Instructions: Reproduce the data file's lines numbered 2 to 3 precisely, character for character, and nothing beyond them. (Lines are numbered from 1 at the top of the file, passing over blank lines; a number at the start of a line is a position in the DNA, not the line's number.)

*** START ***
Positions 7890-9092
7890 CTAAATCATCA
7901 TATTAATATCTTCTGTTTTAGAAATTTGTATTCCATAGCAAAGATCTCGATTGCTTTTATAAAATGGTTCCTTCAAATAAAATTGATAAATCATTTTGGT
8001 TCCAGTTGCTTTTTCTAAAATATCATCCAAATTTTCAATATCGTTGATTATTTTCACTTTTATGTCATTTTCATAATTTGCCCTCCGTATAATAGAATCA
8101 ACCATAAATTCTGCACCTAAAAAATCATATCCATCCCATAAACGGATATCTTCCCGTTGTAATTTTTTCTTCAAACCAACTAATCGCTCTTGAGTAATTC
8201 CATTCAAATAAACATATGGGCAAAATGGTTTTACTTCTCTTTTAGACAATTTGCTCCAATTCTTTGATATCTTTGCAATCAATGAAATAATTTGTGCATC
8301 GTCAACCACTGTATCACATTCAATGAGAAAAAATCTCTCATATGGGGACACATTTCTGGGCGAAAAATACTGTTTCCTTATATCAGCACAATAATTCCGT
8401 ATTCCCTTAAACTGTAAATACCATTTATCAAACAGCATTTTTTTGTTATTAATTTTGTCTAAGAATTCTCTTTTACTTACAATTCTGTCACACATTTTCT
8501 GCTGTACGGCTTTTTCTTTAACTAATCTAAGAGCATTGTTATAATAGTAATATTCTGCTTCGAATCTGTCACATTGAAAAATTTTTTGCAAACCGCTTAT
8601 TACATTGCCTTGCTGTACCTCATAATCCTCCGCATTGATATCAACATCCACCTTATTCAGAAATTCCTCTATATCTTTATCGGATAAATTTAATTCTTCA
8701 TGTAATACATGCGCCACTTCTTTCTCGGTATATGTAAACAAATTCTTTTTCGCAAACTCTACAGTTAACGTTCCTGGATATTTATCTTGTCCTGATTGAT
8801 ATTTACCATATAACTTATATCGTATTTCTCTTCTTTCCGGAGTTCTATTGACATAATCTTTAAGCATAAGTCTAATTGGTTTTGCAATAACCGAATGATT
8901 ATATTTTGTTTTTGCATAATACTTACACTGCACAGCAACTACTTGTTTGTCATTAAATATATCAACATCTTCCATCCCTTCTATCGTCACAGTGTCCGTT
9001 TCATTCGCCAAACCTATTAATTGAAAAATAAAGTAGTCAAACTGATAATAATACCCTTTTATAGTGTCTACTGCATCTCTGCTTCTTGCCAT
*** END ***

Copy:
7890 CTAAATCATCA
7901 TATTAATATCTTCTGTTTTAGAAATTTGTATTCCATAGCAAAGATCTCGATTGCTTTTATAAAATGGTTCCTTCAAATAAAATTGATAAATCATTTTGGT